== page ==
Let me tell you a little about what it was like to travel at 315 lbs. (It would also help to note I am a teeny bit crazy, so all of this might not apply to everyone).
Before I'd even arrive at the airport, I was super paranoid about making sure that I had a seat assignment. I'd pay extra to map it out ahead of time and get a window seat. Most of the time, I traveled with my sister Annie and since she's a skinny minnie who I knew wouldn't complain about me taking up part of her seat, I'd stick her in the middle. A few times she booked us on Southwest, which has no assigned seats, and it would make me so anxious it was ridiculous. The idea of a stranger being pissed at me for taking up too much room was bad, but the chance of having TWO strangers silently seething and passive-aggressively elbowing me in the gut was just too much to bear.
At the airport, I'd make sure not to eat anything in public. I figured that people were already disgusted with me for trying to fly at the weight I was at, plus my stomach would always be in knots, worried that I wouldn't be able to buckle my seat belt. I'd wait in line to board the plane and would worry that the gate attendant would take me aside and make me buy another seat. Then, on the plane, I'd imagine that every person I passed breathed a sigh of relief that they didn't have to sit next to The Blob. I'd sit down, suck in my stomach and somehow violate the laws of physics and force the seat belt closed. My sides would ooze over the divider into the seat next to me and I was cramped, nervous and exhausted for the entire trip.
All in all, none of this was a very good start to a vacation, and I feel like turned down a lot of opportunities because I didn't want to put myself through this. I really regret this quite a bit.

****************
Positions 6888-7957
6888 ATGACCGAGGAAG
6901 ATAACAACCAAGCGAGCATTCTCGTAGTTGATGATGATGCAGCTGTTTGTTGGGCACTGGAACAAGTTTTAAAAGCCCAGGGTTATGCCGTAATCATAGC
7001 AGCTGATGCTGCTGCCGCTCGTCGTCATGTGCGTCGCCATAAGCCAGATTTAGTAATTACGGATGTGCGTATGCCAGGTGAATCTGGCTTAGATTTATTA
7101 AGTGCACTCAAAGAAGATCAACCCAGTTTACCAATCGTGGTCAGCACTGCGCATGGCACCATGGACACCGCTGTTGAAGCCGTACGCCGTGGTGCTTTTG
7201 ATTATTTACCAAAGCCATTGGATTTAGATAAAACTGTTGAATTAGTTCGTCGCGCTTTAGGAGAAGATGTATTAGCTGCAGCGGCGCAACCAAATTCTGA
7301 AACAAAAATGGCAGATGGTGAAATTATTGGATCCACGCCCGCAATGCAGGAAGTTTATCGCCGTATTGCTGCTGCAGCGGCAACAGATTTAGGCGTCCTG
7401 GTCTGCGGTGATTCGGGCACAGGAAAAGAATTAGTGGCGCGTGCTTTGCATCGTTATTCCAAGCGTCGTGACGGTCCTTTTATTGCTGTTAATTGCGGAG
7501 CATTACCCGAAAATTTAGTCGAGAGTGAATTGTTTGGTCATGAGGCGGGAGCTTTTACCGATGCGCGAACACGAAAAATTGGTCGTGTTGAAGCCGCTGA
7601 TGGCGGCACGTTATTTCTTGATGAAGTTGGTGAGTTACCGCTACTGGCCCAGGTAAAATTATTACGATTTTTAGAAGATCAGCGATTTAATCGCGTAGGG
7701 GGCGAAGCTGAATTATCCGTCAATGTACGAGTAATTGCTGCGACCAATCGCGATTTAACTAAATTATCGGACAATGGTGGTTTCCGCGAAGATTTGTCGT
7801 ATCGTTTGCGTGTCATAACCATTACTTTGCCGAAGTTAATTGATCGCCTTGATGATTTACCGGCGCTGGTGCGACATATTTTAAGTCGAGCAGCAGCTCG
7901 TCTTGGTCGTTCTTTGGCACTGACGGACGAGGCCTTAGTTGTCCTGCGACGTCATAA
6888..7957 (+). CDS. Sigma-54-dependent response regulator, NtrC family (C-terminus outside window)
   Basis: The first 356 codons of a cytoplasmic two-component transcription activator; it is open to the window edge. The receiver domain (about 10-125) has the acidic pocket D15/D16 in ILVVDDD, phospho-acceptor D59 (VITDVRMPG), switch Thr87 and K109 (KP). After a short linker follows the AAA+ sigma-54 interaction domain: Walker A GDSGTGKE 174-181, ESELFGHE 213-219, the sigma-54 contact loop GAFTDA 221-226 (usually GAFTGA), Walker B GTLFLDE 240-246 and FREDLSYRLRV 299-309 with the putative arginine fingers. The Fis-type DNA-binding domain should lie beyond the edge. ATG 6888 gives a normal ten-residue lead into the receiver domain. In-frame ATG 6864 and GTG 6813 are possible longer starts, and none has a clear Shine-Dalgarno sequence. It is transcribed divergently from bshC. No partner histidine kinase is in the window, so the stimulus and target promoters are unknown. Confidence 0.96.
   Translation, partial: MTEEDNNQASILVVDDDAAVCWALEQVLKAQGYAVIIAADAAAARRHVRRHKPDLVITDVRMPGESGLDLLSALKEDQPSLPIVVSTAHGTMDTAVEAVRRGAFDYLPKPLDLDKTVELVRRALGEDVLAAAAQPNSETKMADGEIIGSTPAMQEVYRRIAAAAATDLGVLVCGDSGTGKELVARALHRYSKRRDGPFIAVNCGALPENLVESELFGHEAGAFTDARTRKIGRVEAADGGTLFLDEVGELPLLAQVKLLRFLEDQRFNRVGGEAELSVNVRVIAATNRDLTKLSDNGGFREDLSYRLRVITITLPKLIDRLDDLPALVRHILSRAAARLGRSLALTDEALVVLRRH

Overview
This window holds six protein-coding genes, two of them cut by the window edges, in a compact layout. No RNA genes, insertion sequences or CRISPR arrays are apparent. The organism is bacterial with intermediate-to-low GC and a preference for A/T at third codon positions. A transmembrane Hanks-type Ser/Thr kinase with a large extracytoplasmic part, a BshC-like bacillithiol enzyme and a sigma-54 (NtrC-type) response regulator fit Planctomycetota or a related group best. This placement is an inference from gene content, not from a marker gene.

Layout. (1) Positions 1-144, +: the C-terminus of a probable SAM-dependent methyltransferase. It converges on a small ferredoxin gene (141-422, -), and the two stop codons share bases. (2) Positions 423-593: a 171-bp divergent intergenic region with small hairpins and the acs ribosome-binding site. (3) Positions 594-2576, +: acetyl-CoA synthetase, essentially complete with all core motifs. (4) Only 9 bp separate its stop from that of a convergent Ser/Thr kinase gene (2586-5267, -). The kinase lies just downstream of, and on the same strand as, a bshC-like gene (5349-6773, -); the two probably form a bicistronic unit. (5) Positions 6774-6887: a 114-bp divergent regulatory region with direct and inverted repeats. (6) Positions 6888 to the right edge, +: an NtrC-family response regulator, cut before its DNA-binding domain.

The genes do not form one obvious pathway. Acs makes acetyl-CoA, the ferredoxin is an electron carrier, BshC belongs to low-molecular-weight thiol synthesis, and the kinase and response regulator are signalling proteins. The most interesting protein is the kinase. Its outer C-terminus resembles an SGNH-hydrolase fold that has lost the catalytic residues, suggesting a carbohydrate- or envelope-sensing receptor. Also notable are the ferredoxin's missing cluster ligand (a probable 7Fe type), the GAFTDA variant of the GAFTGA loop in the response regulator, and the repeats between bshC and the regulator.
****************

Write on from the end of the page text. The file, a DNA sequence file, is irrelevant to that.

I just got back from visiting a friend in Maine for a few days. If you're looking for a place to go to escape the harsh Chicago winter, let me recommend flying for two hours and getting out in a place that's even colder. Logic always wins out with me. Always. I need to make some friends in warmer climates, perhaps Hawaii.
It hit me on this trip that I still have the same travel anxiety. I still fret that people will hate sitting next to me and I still feel like a lumbering ox. When I buckle my seat belt now, I have four or five inches of slack to take out of the belt, but I still worry EVERY SINGLE TIME that it won't buckle and somehow TSA will ask me to leave the plane as a safety hazard. I can put the tray table down without it resting on my gut, something that was also impossible before, but I still think that I'll unlatch it, start to bring it down, realize it won't fit and feel humiliated when I have to put it back up, hoping no one noticed. My brain, it does not see reality most of the time.
On the flight to Maine, I sat next to a law enforcement officer who was going to Portland to bring a prisoner back to his state. Right away, after I sat down, he commented that the flight didn't look full and maybe he could move. My stomach churned as I imagined he was judging me. Well, I read this situation wrong because in the next two hours, this INCREDIBLY charming fellow told me his life story, repeatedly assured me I was beautiful inside and out, told me he had handcuffs if I had been a bad "girl" who needed correction and then two or three times hinted around that he'd like to have sex with me in the plane bathroom (romantic!) It was without a doubt the most uncomfortable plane ride I ever took, even the ones when I was at my heaviest.
Being fat certainly isn't the only way you can feel trapped in a teeny airline seat!